8. KnitPurlGurl says:

    AWESOME! This works so well with the cheat sheet!!! :) Thanks so much!

    • laylock says:

      You’re so welcome! I’m hoping to publish this in a more useful format soon too, but I must concentrate on writing some more patterns first. ;)

  9. Nancy says:

    Many, many thanks for making the cheat sheet available. I am really enjoying using it.

  10. Kathy says:

    Thanks so much for the shawl cheat sheet and for your other aids in designing shawls. I love the beauty and simplicity of this border on your grey shawl.

  11. […] like to add a simple border to a plain top-down shawl, you can use the technique I mentioned in Easy Shawl Borders in conjunction with the Shawl Knitting Cheat Sheet. Choose a stitch pattern, count the number of […]

  12. […] my post on Easy Shawl Borders, I postulated that it would be possible to devise a formula to allow knitters to use 2 sets of […]

  13. Linda says:

    Came across this easy shawl border while looking for a solution to a knitting problem.
    Making a lace rectangular shawl with a mohair blend yarn. Beautiful pattern, but it’s beginning to look like the finished shawl would be a bit skinny for my liking. Your easy shawl border looks like a good fit with the pattern of the shawl. Now I’ll just have to anticipate picking up the stitches on the long edges to complete the border. The best part about your pattern it that it can be made as wide as the designer desires!

  14. sherrie says:

    I am new at making a shawl, your youtube video is so easy to learn and you have some lovely shawls-thank you

  15. ivory bleu says:

    dear are you, firstly thanks so much for your sheet, with this one i hat tonight yesterday finished my first shawl- a heart shaped and my husband called em +shallow bird* .) so happy i try to make the next heart shaped with a mesh border.So if I Understand it right i can do this like obove but with three *BREAKS+ ?stitches. So i try to make it to beginn and end and third in the middle …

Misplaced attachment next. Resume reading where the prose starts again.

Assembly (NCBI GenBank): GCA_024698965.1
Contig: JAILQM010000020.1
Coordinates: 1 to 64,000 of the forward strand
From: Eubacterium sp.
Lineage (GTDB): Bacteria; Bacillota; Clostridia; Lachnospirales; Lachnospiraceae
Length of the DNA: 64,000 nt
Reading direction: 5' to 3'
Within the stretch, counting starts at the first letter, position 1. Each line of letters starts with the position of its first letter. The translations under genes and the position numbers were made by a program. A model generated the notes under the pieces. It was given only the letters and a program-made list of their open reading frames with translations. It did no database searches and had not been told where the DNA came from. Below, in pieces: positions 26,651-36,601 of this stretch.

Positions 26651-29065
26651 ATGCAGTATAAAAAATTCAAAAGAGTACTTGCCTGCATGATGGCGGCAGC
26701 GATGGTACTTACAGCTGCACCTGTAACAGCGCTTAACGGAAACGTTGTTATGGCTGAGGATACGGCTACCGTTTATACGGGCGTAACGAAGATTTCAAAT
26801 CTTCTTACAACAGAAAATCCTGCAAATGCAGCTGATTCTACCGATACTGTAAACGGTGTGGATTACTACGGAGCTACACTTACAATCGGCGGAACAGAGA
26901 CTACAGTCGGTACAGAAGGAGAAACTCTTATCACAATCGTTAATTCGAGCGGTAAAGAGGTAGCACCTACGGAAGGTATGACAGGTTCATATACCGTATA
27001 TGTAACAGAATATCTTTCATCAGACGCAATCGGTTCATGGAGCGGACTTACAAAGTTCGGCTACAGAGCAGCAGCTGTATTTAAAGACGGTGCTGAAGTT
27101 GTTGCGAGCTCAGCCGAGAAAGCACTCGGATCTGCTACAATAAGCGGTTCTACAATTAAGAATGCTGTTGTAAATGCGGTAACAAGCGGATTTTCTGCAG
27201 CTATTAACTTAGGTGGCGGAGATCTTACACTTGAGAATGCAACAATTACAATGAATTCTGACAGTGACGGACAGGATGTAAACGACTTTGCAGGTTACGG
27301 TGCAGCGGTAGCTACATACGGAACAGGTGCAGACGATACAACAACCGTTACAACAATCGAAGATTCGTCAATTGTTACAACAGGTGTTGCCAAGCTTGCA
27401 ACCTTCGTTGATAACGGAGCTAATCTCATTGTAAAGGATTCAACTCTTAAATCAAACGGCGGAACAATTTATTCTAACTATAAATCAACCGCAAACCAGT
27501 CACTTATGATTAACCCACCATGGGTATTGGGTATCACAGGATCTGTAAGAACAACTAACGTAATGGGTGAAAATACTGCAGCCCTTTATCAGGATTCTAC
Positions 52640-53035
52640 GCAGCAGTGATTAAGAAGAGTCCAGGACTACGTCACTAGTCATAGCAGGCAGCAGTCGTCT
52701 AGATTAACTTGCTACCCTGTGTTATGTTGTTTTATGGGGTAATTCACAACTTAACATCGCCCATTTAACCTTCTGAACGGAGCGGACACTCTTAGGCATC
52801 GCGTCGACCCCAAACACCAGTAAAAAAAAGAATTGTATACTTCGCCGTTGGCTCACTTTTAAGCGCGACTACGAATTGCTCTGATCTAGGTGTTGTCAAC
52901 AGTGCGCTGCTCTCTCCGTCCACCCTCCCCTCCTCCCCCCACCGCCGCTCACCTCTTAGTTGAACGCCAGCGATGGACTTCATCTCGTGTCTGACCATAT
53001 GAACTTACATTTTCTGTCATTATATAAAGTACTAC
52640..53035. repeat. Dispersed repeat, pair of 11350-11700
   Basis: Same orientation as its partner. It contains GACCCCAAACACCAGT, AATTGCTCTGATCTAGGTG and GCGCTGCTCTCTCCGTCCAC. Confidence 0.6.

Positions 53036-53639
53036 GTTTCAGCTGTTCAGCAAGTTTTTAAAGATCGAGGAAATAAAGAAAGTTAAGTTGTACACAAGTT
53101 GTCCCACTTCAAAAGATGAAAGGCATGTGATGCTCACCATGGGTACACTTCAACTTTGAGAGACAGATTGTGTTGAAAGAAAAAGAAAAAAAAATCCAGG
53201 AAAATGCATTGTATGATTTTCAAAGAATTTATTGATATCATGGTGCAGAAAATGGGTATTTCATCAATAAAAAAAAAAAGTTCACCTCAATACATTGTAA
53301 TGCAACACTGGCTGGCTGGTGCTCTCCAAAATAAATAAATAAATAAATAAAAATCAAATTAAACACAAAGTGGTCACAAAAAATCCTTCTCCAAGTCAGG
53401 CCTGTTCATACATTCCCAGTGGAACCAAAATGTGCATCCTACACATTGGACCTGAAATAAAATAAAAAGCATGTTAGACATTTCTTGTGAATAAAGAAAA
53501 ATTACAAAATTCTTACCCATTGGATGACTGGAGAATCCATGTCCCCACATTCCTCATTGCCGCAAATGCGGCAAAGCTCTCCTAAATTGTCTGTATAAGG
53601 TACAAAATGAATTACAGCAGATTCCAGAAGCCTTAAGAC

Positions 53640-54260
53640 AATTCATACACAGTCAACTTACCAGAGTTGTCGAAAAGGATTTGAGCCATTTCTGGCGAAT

THANKS A lot and happy knitting and creating :)

  16. Jennifer Kirkby tatro says:

    Hi! What bind off did you use? I was reading that it is important to make a stretchy choice for the edges of lace shawls. Thanks so much for your helpful research! I am loving learning from you!

    I added your lace edging to a recent shawl, and I also used a nice lace panel in the middle tip with a few increases first, so that the tip would sit well. I like the effect!

    Thanks for the inspiration!

  17. Becky says:

    I just ran across your site and boy am I happy & excited, delighted and more.

    I cannot wait to knit a shawl fom your cheat sheets.

    Keep the good work up. By the way any cheat sheets for crocheted lace afghans?

  18. Becky says:

    Love the idea for shawl cheat sheets is really great.

  19. Pat Adams says:

    I LOVE your tutorials and website! I am a beginner knitter, just finished my first shawl for a prayer shawl ministry at church. I wanted to make a triangle shawl for myself and wanted to do it with a border. LOVE IT and can’t wait get busy. THANK YOU!!!

Your Favourites ❤

  • Your favorites will be here.